When I began traveling, it was important for me to put myself in the middle of lifestyles I otherwise had no idea existed. I love the idea of working in exchange for free rent and a rich cultural experience that forces you to have a different physiological experience. Workaway allowed me to quit my job, work abroad, and live rent-free while totally immersing myself in new experiences.
What is WorkAway / WOOFing?
For those that want to experience a totally new way of living, or perhaps have the opportunity to try a new skill, WOOFing or Workaway is the way to go. For those who haven’t heard, these websites operate as platforms for hosts to post volunteer gigs. The jobs range from teaching english, picking grapes on a vineyard, helping with farm animals, nannying, social media help, working at a hostel or B&B, and everything in between.
These jobs are an awesome opportunity to try something completely unique and perhaps outside your comfort zone, and the chance to experience a foreign way of life as a local. Accommodation is always included and can range from basic to glam, and very often at least a meal or two is included in exchange for 4 – 8 hours of work per day depending on the gig.
My two Workaway experiences around Europe
Personally, I’ve done two different Workaway experiences. One was working on a juice-detox / yoga retreat center in the hills of Lagos, Portugal. The other was teaching English in a small Polish village about 4 hours from Krakow, a humble conservative town.
So I browsed an array of different gigs that ranged from cattle herding to cheese making to nannying. And I settled on working on a juice detox retreat center.
Experience 1: Working on a juice detox retreat center in Portugal
The name of the juice detox retreat center was Moinhos Velhos, it was 30 minutes away from the small town of Lagos, Portugal in the Algarve. After spending a month in Lisbon, I was looking for something slower-paced than the city and wanted to experience something totally unique.
I ended up picking this Workaway because I wanted a chance to connect with nature and do yoga every day, which this retreat center had the facilities for. It was a center set on a beautiful plot of land, probably 80 acres or so, in the middle of nowhere built atop Quartz and surrounded by hills and lakes.
They also offered massage and acupuncture and biomats. So I thought, this would be a great chance to connect with myself while hiking and experiencing Portuguese culture. It was a really nice opportunity to go inward, especially after leaving the city of Lisbon. Read about practices I use to stay grounded while traveling.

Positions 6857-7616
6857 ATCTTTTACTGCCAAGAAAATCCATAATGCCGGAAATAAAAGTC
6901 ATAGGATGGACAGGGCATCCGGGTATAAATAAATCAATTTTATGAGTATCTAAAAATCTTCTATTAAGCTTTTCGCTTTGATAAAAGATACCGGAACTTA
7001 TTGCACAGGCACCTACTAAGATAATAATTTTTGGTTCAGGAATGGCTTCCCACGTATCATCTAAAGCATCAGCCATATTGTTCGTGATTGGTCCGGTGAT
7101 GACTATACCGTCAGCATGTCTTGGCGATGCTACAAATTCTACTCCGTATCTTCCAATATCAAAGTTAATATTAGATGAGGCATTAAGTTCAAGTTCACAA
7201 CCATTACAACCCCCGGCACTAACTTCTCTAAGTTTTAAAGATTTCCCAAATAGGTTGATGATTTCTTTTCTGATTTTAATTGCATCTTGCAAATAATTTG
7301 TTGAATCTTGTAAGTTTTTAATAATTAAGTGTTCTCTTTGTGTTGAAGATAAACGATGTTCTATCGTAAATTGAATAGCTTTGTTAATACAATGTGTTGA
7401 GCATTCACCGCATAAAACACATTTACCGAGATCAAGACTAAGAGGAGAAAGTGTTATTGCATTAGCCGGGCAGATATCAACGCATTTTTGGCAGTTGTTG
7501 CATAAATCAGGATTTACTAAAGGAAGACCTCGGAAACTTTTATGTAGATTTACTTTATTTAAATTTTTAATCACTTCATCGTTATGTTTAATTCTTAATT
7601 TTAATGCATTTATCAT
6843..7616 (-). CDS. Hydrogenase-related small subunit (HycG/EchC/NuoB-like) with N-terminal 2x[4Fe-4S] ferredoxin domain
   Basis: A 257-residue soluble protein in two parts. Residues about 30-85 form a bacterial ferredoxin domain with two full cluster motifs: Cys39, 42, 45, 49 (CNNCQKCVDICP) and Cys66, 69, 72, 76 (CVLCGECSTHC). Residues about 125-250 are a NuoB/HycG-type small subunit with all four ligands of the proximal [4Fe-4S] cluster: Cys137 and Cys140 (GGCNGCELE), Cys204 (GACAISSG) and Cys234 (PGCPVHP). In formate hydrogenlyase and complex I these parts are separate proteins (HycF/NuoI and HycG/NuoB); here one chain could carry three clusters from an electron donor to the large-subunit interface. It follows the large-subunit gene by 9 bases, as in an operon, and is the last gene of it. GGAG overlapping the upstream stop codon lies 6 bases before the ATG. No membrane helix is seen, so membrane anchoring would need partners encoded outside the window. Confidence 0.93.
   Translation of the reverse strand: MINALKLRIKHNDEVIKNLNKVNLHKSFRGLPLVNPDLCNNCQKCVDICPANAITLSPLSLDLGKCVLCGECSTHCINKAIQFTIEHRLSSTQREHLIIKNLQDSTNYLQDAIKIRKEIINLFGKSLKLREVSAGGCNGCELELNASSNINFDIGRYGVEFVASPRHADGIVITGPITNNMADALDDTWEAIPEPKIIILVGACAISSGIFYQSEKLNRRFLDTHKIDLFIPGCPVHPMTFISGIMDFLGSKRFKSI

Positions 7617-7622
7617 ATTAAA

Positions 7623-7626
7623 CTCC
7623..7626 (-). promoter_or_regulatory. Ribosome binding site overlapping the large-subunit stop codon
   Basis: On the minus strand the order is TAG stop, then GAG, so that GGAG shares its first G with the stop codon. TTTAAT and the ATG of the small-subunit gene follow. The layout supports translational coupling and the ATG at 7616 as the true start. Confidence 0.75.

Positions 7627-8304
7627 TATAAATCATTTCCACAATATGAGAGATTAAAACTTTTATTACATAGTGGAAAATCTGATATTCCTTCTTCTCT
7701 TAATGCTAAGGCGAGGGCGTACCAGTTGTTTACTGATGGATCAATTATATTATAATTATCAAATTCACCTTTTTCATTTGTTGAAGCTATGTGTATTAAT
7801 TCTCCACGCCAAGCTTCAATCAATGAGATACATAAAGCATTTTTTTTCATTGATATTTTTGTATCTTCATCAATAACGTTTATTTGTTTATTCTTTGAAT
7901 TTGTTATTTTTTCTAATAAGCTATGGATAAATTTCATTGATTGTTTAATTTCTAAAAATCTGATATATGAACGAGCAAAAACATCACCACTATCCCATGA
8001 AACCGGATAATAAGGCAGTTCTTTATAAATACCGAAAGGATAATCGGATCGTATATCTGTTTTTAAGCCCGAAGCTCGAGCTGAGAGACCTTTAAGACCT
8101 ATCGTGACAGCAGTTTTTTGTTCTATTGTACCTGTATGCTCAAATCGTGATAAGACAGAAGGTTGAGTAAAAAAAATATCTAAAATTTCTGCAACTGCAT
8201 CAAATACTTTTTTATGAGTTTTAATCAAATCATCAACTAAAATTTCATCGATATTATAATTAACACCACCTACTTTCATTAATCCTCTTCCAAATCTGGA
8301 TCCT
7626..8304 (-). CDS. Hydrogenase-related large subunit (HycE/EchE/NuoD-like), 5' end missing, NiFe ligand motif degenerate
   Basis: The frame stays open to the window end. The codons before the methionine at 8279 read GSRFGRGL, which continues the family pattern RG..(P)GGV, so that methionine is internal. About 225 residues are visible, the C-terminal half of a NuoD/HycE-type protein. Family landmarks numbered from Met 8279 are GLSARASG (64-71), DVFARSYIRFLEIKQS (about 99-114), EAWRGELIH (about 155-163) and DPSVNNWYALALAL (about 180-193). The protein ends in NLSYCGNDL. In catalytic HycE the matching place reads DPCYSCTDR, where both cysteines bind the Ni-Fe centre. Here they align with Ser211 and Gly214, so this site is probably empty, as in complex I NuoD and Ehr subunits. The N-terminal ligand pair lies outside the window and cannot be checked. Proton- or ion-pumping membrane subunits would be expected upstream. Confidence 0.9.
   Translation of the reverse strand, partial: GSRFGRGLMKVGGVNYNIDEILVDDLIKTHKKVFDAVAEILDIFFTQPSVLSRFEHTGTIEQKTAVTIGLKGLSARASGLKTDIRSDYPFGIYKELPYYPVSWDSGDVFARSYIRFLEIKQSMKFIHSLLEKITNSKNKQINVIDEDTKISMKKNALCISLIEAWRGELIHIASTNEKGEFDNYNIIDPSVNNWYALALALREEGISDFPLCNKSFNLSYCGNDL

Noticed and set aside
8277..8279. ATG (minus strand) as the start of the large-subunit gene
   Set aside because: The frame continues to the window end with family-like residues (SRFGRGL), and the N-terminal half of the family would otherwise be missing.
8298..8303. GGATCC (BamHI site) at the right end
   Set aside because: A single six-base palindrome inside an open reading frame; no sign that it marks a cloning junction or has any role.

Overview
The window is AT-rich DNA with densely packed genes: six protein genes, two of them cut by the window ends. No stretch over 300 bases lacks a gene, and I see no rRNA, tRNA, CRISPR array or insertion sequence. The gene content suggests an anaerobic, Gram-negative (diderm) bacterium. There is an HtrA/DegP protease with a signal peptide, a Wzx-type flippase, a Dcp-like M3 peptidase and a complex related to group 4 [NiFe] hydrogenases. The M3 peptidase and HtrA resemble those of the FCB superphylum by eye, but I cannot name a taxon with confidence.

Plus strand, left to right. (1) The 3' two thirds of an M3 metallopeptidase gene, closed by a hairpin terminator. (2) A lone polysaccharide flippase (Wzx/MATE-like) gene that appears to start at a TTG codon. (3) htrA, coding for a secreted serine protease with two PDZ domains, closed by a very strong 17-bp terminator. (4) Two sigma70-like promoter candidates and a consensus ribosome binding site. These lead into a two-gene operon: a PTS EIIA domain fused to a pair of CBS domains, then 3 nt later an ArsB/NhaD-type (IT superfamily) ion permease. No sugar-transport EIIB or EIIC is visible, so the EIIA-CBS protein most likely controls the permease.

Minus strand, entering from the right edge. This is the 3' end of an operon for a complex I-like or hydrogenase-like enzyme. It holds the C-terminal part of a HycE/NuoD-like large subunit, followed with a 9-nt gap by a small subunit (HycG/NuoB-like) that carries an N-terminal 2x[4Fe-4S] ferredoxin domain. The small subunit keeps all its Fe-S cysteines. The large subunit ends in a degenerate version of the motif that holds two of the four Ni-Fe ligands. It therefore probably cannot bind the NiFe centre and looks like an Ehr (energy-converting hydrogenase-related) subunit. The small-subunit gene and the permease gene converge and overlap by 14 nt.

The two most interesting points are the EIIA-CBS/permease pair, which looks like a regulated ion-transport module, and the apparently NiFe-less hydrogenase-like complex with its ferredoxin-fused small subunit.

Here, I was mainly in charge of cooking large meals for the volunteers who worked on the farm with me. They had massive plots of organic gardens where I’d pick fresh vegetables and fruits and used my creativity to prepare a meal for 10 – 15 people on any given day. I also collected eggs from the hens, watered the plants, did laundry and other errands around the property.
It was a great chance to talk with a melting pot of cultures. Some of the volunteers had been there for years, and this was their way of life. I briefly considered building a little shack on-site and saying sayonara to the American hustle! Ha, kidding (but not really). Everything was compostable and totally sustainable. I worked for about 5 hours a day, mainly cooking, and then had the rest of the day to myself.
I spent my time wandering around the vast landscape of southern Portugal. There was a car for use by the volunteers, but I didn’t know how to drive a stick (and should probably learn), so I was at the mercy of joining in on trips where others were driving. I became close friends with two Britts, an acupuncturist in his thirties and a middle-aged woman who helped run the center who had many radical experiences with Ayahuasca that led her there.
On our days off, we would drive to the beachside cliffs in the Algarve and take in the landscape. Sometimes, we’d go to the center of Lagos and meander the streets that smelled of Moroccan leather and fish. It was a small little town with a lot of mellow charm.
One Friday night, I was introduced to the coolest concept ever called “Friday Happiness Pizza Night” which was an epic Pizza Party with numerous brick ovens in the middle of nowhere Portugal run by a community of Workawayers — who knew life like this existed?!